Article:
In March this year, the government announced plans to introduce a tiered fee for obtaining the grant of probate upon death based on the value of the estate.
The proposed fee regime would move from a flat to a banded fee approach, proportionate to, and rising with, the value of the Estate, meaning fees could rise from £155 to £20,000 for those in England and Wales who die with large Estates.
What is probate?
In England and Wales, probate is the process of applying for the right to deal with a deceased person’s property, money and other possessions – known as their ‘Estate’.
If a person has left a Will, they will usually have appointed an Executor. This Executor then has to apply for a ‘Grant of Probate’ from the Probate Registry Office.
Around £81 billion of assets is dealt with through probate each year – an average of 270,000 applicants – according to the Ministry of Justice.
But not all Estates need to go through probate. The Ministry of Justice says only around 50% of deaths lead to an application for a Grant of Probate.
This could be because the bank is willing to release the deceased’s funds without probate, because assets are jointly owned – a house for example could be transferred to the remaining spouse without the need for probate, or because the value of the assets are below £5,000.
If a person dies without making a Will, the Law of Intestacy applies.
How much does probate cost?
At present, applications for Grants of Probate are set at £155 when sought by a Solicitor, and £215 when sought by an individual.
The Government says this higher fee for personal applicants reflects some of the additional administrative work that must be done by the Probate Service.
However, individuals making probate claims are guaranteed to be reimbursed from the deceased’s estate – so they won’t be left out of pocket.
Individuals applying for probate for Estates worth less than £5,000 do not have to pay a fee.
How much would probate cost under the Government’s proposed plans?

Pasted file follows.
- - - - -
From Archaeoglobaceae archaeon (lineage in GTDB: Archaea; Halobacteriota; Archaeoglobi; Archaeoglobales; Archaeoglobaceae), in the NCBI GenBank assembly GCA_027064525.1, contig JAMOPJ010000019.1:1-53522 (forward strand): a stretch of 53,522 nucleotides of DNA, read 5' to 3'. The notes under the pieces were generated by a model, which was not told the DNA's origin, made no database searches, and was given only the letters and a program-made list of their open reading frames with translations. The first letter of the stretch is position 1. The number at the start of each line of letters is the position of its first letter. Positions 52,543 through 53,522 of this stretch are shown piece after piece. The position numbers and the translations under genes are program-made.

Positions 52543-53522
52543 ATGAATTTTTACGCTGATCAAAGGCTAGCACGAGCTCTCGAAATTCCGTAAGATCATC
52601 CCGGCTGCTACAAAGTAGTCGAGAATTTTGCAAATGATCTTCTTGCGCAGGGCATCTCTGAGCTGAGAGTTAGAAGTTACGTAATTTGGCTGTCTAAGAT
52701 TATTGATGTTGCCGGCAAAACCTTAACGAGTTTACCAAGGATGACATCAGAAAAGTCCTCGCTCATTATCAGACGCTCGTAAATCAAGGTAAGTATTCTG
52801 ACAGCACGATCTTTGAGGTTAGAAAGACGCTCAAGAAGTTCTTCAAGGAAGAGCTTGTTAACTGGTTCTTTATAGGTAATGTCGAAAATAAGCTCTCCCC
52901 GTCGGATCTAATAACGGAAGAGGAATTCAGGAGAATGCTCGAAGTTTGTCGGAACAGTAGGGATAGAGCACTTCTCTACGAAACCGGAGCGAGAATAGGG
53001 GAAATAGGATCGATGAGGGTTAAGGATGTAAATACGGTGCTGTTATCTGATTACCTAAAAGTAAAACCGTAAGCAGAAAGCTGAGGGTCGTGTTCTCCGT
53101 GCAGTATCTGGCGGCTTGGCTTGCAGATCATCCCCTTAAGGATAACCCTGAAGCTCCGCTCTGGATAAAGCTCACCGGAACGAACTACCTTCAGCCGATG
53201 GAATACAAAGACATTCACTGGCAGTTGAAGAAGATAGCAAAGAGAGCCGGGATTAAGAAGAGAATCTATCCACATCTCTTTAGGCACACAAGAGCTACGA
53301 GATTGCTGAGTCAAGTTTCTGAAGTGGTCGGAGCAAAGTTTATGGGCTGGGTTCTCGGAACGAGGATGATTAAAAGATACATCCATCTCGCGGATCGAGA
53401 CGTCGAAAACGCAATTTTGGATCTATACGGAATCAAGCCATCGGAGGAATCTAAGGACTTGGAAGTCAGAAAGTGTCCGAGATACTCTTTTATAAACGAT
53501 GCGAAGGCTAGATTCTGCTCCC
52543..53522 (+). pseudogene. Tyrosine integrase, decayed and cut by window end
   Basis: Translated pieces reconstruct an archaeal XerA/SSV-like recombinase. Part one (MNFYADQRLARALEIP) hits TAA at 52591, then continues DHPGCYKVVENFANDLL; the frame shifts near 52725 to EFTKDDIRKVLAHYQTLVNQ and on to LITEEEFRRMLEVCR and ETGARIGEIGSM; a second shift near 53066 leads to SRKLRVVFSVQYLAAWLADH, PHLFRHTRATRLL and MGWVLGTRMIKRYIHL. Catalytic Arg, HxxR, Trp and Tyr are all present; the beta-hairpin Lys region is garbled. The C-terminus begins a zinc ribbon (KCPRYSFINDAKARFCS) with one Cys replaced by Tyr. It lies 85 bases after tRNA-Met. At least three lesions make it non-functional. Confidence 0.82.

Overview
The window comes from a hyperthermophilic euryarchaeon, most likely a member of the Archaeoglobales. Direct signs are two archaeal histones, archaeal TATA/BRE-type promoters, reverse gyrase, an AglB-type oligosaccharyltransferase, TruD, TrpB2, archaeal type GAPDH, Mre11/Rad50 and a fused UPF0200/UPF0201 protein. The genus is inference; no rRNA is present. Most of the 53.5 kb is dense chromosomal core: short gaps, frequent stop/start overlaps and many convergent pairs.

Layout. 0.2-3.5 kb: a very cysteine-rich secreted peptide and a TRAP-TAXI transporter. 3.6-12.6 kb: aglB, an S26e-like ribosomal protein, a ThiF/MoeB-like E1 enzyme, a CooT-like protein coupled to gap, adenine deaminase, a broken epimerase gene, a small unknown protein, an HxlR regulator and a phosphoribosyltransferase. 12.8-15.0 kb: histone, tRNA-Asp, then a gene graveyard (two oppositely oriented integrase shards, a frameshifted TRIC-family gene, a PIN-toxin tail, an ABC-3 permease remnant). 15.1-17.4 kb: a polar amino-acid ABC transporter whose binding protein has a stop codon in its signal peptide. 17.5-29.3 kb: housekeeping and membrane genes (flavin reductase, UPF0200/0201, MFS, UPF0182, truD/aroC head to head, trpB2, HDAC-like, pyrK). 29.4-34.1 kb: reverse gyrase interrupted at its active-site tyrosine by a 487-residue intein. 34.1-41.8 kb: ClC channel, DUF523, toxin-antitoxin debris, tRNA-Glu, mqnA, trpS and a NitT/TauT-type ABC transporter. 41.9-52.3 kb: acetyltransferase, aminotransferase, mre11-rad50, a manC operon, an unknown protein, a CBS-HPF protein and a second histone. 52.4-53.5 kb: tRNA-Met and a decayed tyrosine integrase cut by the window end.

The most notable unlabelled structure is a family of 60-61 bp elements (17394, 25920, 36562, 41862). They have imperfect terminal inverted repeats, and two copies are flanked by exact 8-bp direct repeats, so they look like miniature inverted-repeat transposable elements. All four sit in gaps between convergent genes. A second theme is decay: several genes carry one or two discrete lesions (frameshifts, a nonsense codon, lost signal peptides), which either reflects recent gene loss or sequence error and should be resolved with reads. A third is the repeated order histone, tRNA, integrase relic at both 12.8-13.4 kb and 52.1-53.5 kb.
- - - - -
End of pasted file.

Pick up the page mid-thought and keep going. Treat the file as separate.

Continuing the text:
The Government’s proposals would see the cost of probate increase in accordance with the value of the Estate:
|Value of Estate (Before IHT)||Proposed Fee|
|Up to £50,000||£0|
|£50,000 – £299,999||£300|
|£300,000 – £499,999||£1,000|
|£500,000 – £1 million||£4,000|
|£1 million – £1.6 million||£8,000|
|£1.6 million – £2 million||£12,000|
|Over £2 million||£20,000|
Where does the proposal stand at present?
The proposal was widely denounced by solicitors who claimed that the fees amounted to a ‘stealth tax’. Solicitors recently told the Law Gazette that the increased fees could potentially be very damaging to law firms. The fees are often covered upfront by law firms who later recoup the fee from the estate, but many law firms would be reluctant or unable to cover a fee of up to £20,000.
A parliamentary committee that considers statutory instruments questioned the legal basis of the fees, suggesting that the lord chancellor could be acting ultra vires. As Jacob Rees-Mogg MP succinctly put it in a parliamentary debate on the budget. “Probate charges should relate to the cost of the probate work, which is broadly irrelevant to the size of the estate.”
Parliament was dissolved on the 3rd of May before the overhaul could be approved by both houses. The Guardian wrote in April “Political sources suggested that the level of opposition to the fee increases – in effect a wealth tax – is too great for it to be reintroduced after the election.”
There has certainly been no mention of the changes being re-introduced since the re-election of the Conservative party in June. The scheme itself was authorised by then Secretary of State for Environment, Food and Rural Affairs Elizabeth Truss MP, a role now held by Michael Gove MP, who appears to have more pressing demands on his working hours. There was also no mention of the reforms in the Autumn 2017 budget.
However, as The Guardian points out, the scheme was due to raise funds for improving the judiciary system and “If dumped, another source of revenue may be required by the MoJ to replace the projected £300m income the changes would have raised.” They went on to say “Compared with her predecessors, Truss has been successful in securing new funds from the Treasury, but finance ministers may resist covering such a large shortfall solely from central funds.”